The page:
Child Harness Seat and Booster Seat Safety

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What is the Difference between a Harness Seat and a Booster Seat?

Harness Seats are a forward-facing restraint device that secures the child with a five-point buckling system at the child’s shoulder and both sides of the legs. The seat is secured to the backseat with the safety belt.

Booster Seats elevate a child so the manufacturer installed safety belt will fit the child properly. There are no additional restraint buckles in a booster seat.

  • Children should remain in a harness seat between the ages of 3 to 8 until they outgrow the weight limit for the harness seat.
  • Children should remain in a booster seat until they have reached the age of 8 AND are at least 4’9”
  • Harness and Booster seats should, if possible, be used in the back seat of the vehicle.

Parents should Make the Right Call While Following the Law!

Some parents choose to upgrade to a harness seat with a higher weight limit when their child is right on the cusp of transitioning to a booster seat. All children are different and grow and mature at different rates.

Please note that when you transition your little angel to a booster seat, they can adjust the seatbelt. If your little one is particularly rambunctious or curious, you may want to keep them in a harness seat a little longer. (as long as the seat is appropriate for their weight!)

A Word of Caution! Some manufacturers of booster seats may advertise that their product is safe for kids of a certain age, height and weight to use, but don’t just take their word for it! Be sure you are following state law and recommendation from the experts. When in doubt, ask your child’s pediatrician!

The Safest Harness and Booster Seats are those that are used Correctly!

Experts agree: these seat devices will keep your children safest when they are used the right way and the child is properly secured. Keep the instruction manual for harness and booster seats in your glove box, make copies of them for others that drive around your children, such as the babysitter or Grandma and Grandpa. Better yet, take a picture or video with your phone of the kid being properly secured in the seat, so that yourself, friends, or family member can refer to it later if need be.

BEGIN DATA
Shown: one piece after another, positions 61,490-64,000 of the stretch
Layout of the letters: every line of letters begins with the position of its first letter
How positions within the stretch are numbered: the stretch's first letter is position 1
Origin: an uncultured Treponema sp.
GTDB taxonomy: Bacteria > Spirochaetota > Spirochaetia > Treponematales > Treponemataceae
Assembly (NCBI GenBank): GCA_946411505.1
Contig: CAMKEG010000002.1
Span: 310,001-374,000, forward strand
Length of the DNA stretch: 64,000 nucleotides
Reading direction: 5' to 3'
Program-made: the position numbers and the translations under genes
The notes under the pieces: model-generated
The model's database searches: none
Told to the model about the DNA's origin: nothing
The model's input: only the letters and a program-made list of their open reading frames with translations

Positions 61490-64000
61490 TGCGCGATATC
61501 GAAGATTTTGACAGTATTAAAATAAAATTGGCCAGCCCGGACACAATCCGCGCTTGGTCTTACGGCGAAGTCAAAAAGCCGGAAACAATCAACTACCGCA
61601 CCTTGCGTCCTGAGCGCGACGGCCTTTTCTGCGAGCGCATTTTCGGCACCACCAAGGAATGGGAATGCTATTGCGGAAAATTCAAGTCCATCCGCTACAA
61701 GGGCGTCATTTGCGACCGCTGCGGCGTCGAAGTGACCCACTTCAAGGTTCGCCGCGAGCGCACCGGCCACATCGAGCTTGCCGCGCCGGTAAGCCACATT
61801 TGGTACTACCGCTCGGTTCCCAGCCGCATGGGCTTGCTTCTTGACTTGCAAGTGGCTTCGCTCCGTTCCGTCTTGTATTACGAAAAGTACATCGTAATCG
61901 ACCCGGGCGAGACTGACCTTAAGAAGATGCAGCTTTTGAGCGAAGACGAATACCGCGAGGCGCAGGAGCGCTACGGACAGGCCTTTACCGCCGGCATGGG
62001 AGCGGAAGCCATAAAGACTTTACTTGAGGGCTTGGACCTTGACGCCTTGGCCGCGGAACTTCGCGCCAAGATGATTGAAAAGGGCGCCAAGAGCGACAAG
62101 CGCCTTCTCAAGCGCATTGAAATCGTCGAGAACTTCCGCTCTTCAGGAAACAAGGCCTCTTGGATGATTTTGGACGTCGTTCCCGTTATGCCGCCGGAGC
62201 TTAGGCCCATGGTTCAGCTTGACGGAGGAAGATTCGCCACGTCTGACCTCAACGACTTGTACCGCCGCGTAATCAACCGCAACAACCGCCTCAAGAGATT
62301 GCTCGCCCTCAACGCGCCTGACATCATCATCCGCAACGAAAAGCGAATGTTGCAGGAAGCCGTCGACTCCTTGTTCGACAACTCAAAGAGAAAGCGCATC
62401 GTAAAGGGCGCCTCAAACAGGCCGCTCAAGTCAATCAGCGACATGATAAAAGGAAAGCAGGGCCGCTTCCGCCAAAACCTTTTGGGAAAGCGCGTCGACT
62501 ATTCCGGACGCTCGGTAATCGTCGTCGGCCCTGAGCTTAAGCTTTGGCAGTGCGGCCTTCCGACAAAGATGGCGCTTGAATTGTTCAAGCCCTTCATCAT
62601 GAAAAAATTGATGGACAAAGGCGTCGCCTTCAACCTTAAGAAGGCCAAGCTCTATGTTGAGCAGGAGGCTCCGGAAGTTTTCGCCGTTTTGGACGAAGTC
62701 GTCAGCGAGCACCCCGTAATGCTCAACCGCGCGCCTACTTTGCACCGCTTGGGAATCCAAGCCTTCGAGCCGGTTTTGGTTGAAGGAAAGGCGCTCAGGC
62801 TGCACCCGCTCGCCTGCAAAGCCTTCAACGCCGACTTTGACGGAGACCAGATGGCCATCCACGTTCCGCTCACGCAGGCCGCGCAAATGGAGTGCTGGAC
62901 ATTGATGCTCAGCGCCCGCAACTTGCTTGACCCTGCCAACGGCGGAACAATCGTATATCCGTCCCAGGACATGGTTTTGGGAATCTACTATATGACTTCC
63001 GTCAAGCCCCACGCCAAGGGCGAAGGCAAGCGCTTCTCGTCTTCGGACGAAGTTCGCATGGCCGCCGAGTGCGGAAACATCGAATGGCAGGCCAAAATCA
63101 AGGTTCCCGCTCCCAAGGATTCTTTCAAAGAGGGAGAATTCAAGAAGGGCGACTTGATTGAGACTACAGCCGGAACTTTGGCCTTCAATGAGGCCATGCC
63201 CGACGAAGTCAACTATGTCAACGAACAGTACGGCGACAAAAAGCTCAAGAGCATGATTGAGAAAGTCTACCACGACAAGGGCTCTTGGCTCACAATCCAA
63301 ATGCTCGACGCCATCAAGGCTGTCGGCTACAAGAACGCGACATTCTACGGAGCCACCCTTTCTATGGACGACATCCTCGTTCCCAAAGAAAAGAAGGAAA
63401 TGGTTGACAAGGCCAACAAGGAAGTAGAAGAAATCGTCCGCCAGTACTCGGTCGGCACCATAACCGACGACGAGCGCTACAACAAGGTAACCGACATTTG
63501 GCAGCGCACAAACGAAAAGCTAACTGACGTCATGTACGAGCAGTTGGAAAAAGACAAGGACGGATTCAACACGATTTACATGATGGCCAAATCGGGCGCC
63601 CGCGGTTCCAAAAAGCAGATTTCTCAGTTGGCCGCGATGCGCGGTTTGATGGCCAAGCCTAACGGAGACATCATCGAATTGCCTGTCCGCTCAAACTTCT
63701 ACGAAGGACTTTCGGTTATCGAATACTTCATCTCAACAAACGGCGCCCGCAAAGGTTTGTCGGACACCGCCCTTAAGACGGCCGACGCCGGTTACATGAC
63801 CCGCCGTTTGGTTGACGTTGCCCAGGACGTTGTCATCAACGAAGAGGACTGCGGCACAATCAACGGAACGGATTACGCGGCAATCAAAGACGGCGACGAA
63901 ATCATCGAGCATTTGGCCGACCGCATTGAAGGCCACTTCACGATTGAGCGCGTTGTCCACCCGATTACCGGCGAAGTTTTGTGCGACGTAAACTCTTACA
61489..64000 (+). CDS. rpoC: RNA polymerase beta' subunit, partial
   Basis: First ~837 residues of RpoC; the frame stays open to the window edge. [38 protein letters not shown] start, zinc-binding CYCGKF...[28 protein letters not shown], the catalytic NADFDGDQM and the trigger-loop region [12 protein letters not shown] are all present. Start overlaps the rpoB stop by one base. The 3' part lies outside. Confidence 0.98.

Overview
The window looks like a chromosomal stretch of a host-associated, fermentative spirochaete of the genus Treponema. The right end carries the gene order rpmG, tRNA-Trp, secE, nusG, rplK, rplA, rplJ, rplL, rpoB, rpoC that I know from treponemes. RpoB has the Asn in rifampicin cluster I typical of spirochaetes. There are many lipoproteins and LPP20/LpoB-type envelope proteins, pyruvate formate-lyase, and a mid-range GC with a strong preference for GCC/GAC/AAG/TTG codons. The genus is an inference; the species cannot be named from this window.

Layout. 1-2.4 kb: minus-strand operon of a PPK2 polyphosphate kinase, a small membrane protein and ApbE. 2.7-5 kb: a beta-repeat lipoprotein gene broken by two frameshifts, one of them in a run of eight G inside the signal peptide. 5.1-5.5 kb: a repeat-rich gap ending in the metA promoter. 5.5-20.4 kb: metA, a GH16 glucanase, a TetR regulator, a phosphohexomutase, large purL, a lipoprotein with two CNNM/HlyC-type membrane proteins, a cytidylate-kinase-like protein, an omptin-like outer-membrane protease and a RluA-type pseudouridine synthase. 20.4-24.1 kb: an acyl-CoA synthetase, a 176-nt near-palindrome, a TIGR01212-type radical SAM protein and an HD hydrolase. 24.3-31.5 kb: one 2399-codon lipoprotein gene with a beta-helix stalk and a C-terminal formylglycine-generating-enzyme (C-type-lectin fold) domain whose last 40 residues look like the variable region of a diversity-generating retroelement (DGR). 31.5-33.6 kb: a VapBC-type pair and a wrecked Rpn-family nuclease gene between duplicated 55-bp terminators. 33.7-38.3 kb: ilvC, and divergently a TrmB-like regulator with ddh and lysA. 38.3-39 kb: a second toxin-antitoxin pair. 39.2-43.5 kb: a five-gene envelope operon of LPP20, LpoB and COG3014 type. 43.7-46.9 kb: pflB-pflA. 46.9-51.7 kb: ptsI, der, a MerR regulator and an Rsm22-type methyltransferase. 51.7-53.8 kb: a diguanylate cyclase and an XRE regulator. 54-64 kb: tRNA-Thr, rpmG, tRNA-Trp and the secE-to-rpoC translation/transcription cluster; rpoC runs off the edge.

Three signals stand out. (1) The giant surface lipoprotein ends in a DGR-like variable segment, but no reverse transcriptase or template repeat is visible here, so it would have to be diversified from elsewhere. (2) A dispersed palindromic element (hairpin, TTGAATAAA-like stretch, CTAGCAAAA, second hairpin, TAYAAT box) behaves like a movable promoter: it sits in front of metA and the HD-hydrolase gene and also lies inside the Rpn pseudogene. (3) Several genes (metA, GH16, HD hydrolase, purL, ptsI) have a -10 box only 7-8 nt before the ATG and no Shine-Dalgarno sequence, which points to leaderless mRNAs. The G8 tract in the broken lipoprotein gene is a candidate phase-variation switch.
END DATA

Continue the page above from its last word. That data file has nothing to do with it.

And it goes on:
If you or a loved one was injured or killed in an automobile accident due to another driver’s negligence, contact my office immediately 877.944.4373. As your Ohio car accident attorney, I’ll be there for you, and I’ll Make Them Pay!®

Author: Tim Misny | For over four decades, personal injury lawyer Tim Misny has represented the injured victim in in birth injurymedical malpractice, and catastrophic injury/wrongful death cases, serving ClevelandAkron/CantonColumbusDayton and neighboring communities. You can reach Tim by email at misnylaw.com/ask-tim-a-question/ or call at 877.944.4373.

 

 

 

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Harness vs. Booster Seats: What Parents Should Know
Description
We discuss the differences of harness and booster seats and what parents should know while making the transition. 
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